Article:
However, the calibre of drivers and teams, as well as some limited manufacturer backing continuing behind the scenes, shows how the DTM brand name still carries a certain prestige that the likes of GT World Challenge Europe or International GT Open simply do not.

The biggest coup for the category has arguably been the addition of Alex Albon in an AlphaTauri-liveried Ferrari 488 GT3 car run by AF Corse, to be shared with SUPER GT and Super Formula champion Nick Cassidy. Red Bull had previously enjoyed a decade-plus stint in the DTM as the chief sponsor of Mattias Ekstrom’s Audi and ITR chairman Gerhard Berger is believed to have personally convinced the energy drinks giant to return to the series.

But it doesn't stop there. Of the previous Mercedes roster, two-time champion Gary Paffett, Daniel Juncadella and Lucas Auer are all back, while many of last year's frontrunners will remain in the series (with the obvious exception of Rene Rast). That includes champions Mike Rockenfeller and Marco Wittmann, 2019 and ‘20 runner-up Nico Muller and race winners Timo Glock and Sheldon van der Linde. And that's without mentioning a host of ‘GT3 specialists’ joining (or re-joining) the DTM like Kelvin van der Linde and Maximilian Gotz.

There is no shortage of top-quality squads either, with Abt and Team Rosberg joined by proven race-winning newcomers in Rowe Racing, GruppeM and Mucke Motorsport, among others.

Audi, BMW and Mercedes have all pledged support for the DTM’s GT3 era and the last-named is even believed to have put together a lucrative financial package for the seven AMG GT3s in the field.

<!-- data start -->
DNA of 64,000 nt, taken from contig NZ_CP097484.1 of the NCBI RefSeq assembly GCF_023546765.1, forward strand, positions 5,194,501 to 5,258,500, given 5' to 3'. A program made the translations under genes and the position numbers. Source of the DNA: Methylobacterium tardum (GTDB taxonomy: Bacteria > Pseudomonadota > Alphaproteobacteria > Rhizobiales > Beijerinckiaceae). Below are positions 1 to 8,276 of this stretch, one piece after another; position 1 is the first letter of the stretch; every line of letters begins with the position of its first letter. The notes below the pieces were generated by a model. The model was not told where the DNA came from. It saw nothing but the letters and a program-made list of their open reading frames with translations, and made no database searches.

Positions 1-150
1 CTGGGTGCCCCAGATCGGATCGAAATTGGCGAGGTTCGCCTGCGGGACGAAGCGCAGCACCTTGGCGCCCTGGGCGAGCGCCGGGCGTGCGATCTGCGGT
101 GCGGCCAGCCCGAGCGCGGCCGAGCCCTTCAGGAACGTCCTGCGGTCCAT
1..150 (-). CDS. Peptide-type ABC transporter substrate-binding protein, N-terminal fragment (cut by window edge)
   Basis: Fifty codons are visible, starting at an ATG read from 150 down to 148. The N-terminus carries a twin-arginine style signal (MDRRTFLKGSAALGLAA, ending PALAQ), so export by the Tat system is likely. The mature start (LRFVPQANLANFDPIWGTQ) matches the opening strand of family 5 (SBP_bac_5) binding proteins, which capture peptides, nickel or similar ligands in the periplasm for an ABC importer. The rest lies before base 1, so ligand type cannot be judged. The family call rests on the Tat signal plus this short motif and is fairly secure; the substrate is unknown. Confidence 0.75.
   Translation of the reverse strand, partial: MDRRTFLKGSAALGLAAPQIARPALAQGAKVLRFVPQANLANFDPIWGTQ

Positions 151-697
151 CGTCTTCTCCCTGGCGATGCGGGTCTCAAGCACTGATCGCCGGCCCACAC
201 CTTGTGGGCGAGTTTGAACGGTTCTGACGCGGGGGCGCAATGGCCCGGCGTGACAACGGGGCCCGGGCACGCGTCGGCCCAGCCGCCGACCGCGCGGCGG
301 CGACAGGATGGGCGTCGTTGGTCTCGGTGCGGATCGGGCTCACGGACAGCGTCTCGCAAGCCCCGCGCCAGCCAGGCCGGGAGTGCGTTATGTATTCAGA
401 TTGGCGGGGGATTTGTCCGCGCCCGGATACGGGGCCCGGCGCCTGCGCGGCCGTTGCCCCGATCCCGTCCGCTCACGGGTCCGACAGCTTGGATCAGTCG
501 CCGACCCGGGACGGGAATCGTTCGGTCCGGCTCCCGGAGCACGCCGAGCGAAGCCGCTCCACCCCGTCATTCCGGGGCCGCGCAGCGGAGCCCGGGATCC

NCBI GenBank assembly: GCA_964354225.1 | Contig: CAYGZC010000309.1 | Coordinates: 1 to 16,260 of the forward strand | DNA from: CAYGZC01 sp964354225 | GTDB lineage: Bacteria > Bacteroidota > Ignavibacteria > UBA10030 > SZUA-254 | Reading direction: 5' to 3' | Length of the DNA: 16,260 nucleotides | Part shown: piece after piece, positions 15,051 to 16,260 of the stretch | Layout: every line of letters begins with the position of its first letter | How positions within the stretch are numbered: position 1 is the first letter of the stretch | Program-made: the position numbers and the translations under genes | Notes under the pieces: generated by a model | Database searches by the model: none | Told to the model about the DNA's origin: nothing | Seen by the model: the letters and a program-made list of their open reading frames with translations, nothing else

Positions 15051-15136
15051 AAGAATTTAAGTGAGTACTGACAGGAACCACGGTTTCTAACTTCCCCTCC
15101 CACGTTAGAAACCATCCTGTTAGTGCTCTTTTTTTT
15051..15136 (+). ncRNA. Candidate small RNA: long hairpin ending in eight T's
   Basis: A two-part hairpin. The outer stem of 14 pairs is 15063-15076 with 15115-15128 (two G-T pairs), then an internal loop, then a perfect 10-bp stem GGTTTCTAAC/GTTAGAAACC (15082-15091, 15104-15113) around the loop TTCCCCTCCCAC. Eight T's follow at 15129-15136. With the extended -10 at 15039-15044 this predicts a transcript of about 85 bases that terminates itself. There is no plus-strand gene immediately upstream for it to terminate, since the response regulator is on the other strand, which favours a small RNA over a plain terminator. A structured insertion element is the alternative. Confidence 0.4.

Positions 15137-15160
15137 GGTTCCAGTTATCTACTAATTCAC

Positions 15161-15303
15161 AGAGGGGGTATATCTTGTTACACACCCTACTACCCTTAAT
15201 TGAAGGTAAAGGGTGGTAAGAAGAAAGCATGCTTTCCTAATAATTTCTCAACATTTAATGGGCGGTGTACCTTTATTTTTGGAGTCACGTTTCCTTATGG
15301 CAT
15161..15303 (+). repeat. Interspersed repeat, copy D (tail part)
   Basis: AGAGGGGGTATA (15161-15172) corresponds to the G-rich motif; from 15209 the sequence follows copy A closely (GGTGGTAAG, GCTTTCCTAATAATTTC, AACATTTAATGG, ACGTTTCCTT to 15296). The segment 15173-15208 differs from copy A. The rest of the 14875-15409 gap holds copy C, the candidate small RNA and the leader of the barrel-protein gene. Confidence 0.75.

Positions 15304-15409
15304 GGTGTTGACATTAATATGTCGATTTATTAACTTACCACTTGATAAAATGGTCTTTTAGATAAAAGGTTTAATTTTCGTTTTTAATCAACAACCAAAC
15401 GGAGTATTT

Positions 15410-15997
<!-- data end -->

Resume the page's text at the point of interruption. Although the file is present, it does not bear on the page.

2021 DTM presentation

2021 DTM presentation

Photo by: Alexander Trienitz

Perhaps the only downside is the absence of a Porsche or a Lamborghini on the grid, leaving just four full-time manufacturers on the grid - plus a part-season McLaren entry run by JP Motorsport for ex-F1 driver Christian Klien. There are some pay drivers on the grid too, as feared by many, but they are easily outnumbered by professional racers.

All in all, with 10 teams and 19 drivers of mostly high quality, the 2021 DTM field has already exceeded expectations. But having said that, the jury is still out on the series' new ruleset. 

Chiefly, the cost of competing in the 'new-new DTM' is going to be significantly higher than other GT3 championships on account of a steeper entry fee and a larger parts bill. The DTM will have to justify that premium for the teams and the drivers involved - and if it can't, it won't take long for them to jump ship and join a more affordable GT3 category. 

Fans, too, will have to get accustomed to a series that will bear little resemblance to its glorious past, and it remains to be seen whether they will remain as invested as before once the novelty value of the new era wears off.

While the initial signs have been undeniably encouraging, it might not be until 2022 that the DTM's move to GT3 cars can be truly declared a success.

Alexander Albon, AF Corse, Ferrari 488 GT3 Evo

Alexander Albon, AF Corse, Ferrari 488 GT3 Evo

Photo by: DTM